Stigmatizing vs. acceptance of ‘the other’

Posted on 09. May 2012

by Doru Toma

Doru TomaIn the last couple of years, due to the financial crisis (but not only), there are more and more radical voices with regards to immigration within the European Union. Not surprisingly, the immigrants issue was a key element of the presidential campaign in France. Both Francois Hollande and Nicolas Sarkozy tried to magnetize the voters with dashing visions on immigrants. On one hand, Nicolas Sarkozy promised to halve the number of legal immigrants in the next five years and on the other hand, Francois Hollande militated for a continuous fight against illegal immigration, while giving rights to legal immigrants.

Some days ago, two young journalists – Marianne Rigaux and Jean-Baptiste Renaud – launched the web-documentary “Stigmatisés – Parole des Roumains” which gathers testimonials of Romanian people who live in France and feel stigmatized by their nationality. For a significant number of French citizens, a Romanian living in France is nowadays synonymous with robbing, stealing, playing the accordion, begging or prostitution. They are not the only ones having to overcome severe preconceptions when trying to integrate: Bulgarians, Moldovans, ex-Yugoslavians, Turks or North Africans, all in search of a better life are confronted with similar barriers.

We live in a world of stereotypes and preconceptions, in which categorizing is much easier than distinguishing between majority and minority, between appearances and the invisible people around us. How many of us enjoyed the so called stereotypes maps circulating on social networks? How often do we judge a nation by scandalous news or an unhappy incident? How often do we have an impulse against ‘the others’ in our society? The result of such judgmental attitudes is felt exactly by those respecting the laws of their adopting country.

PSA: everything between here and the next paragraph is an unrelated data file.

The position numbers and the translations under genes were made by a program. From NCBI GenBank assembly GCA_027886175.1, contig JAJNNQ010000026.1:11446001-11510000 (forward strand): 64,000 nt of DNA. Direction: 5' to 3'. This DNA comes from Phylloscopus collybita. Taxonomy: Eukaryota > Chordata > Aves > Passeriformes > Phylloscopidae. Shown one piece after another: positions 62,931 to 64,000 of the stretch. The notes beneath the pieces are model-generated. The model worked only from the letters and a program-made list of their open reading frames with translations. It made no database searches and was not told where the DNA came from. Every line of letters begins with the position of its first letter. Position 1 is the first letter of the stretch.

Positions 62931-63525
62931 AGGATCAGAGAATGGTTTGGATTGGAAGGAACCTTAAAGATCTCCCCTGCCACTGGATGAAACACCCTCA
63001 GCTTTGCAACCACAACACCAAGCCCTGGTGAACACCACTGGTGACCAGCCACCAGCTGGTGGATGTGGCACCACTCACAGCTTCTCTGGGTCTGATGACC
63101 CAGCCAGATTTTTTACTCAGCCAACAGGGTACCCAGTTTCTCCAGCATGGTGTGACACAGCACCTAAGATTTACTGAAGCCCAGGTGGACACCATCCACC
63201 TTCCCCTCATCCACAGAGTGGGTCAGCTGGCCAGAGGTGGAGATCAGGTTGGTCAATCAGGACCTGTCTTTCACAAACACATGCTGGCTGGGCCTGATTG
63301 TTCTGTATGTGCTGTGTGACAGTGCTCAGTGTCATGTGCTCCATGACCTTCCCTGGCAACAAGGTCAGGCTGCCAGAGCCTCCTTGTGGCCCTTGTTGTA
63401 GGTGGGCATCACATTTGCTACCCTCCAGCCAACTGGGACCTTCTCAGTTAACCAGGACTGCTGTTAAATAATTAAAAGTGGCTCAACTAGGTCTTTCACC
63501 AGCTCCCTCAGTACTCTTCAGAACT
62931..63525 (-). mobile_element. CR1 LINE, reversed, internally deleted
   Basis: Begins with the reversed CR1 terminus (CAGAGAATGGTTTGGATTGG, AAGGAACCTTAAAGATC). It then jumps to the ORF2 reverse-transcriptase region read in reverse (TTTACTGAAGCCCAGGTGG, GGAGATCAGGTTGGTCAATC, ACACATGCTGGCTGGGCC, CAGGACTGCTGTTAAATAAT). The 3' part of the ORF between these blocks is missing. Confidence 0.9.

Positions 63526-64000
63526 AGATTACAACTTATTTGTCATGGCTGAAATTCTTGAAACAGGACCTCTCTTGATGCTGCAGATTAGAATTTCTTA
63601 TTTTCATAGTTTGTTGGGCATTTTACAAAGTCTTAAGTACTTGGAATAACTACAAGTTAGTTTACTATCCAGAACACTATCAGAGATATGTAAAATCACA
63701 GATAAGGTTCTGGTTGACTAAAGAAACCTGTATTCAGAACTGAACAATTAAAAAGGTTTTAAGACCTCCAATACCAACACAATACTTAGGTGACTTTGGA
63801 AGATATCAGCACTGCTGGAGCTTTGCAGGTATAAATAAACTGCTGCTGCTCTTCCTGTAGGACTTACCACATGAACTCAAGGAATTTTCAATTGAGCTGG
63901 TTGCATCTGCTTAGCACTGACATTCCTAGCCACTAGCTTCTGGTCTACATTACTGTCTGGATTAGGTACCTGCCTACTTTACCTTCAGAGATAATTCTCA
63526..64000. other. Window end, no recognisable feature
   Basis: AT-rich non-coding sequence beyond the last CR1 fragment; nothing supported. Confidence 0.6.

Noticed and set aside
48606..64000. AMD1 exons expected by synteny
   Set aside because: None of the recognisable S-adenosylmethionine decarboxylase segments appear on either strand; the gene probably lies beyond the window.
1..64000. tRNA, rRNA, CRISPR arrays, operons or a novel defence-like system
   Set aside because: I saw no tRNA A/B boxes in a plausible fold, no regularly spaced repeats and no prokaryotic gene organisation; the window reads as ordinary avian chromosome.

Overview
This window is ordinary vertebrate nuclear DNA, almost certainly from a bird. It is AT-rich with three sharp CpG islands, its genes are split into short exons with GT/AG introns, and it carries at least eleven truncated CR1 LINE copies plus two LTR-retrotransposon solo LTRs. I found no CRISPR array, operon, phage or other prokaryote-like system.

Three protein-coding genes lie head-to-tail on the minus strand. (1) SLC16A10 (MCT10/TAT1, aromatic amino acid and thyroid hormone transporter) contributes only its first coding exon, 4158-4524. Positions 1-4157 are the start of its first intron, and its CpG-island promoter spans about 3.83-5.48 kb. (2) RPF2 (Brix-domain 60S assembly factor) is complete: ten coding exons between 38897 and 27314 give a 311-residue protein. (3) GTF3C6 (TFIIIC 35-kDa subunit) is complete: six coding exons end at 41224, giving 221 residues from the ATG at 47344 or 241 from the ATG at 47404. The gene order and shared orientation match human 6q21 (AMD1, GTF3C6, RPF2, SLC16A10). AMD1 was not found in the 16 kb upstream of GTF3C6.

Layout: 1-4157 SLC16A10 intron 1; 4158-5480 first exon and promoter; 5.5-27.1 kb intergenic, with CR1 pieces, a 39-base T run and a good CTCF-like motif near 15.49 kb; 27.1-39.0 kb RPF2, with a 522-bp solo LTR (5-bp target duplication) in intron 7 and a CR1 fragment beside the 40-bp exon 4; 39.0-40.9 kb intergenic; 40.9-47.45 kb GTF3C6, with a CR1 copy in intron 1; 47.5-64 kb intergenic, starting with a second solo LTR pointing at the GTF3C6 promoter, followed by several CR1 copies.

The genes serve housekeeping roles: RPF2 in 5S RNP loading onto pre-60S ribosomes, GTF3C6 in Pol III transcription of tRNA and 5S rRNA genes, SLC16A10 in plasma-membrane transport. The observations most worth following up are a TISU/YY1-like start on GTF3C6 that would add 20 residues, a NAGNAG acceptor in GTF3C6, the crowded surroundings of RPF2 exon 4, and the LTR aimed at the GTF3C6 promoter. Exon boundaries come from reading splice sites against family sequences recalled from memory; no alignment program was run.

Looking from a larger scale, the documentary gives us some food for thought on several issues that should be a priority within the European Community: immigrant rights and free movement of persons within the European Union, discrimination, integration and acceptance in another society.  From the young couple arrested by the French police (for a presumptive robbery, only because of their nationality) to legal workers with limited labor rights, students and artists; all are living examples European leaders should learn to listen to.

As a final remark, one of the most striking points of the documentary is the motto that gives the title of the last chapter – “Être utile pour être accepté” (in English: Being ‘useful’ in order to be accepted), an untold truth of Western societies towards immigrant citizens; in other words, one is accepted only if s/he brings an added value to the society. Behind the motto, we can find two stories that emphasize the idea very well, in spite of the fact that they are so different. First we get to know a young married couple of Romanian doctors working in the public clinic of a small village in France. Perfectly integrated in the community, the two – like thousands of other Romanians – choose to work in a medical system in which they feel appreciated and rewarded for their knowledge and efforts. The second story is of former swimmer Roxana Mărăcineanu, the first women to be world champion for France in this discipline, currently working as a swimming trainer in Ile-de-France. From her perspective, the moment she stood on the podium she felt completely accepted and integrated:  “We had to prove we deserve to live here, […] I don’t think you have to be a world champion in order to be normally treated“.

All in all, Europe is more and more dependent on the immigrant labor force. That is a fact that cannot be by-passed anymore. The future of Europe depends to a certain extent on how politicians, as well as citizens, understand to act and react when it comes to ‘the others’.

STIGMATISES – Parole des Roumains was launched on 30th of April (29 minutes, in French) and can be watched for free on the official website.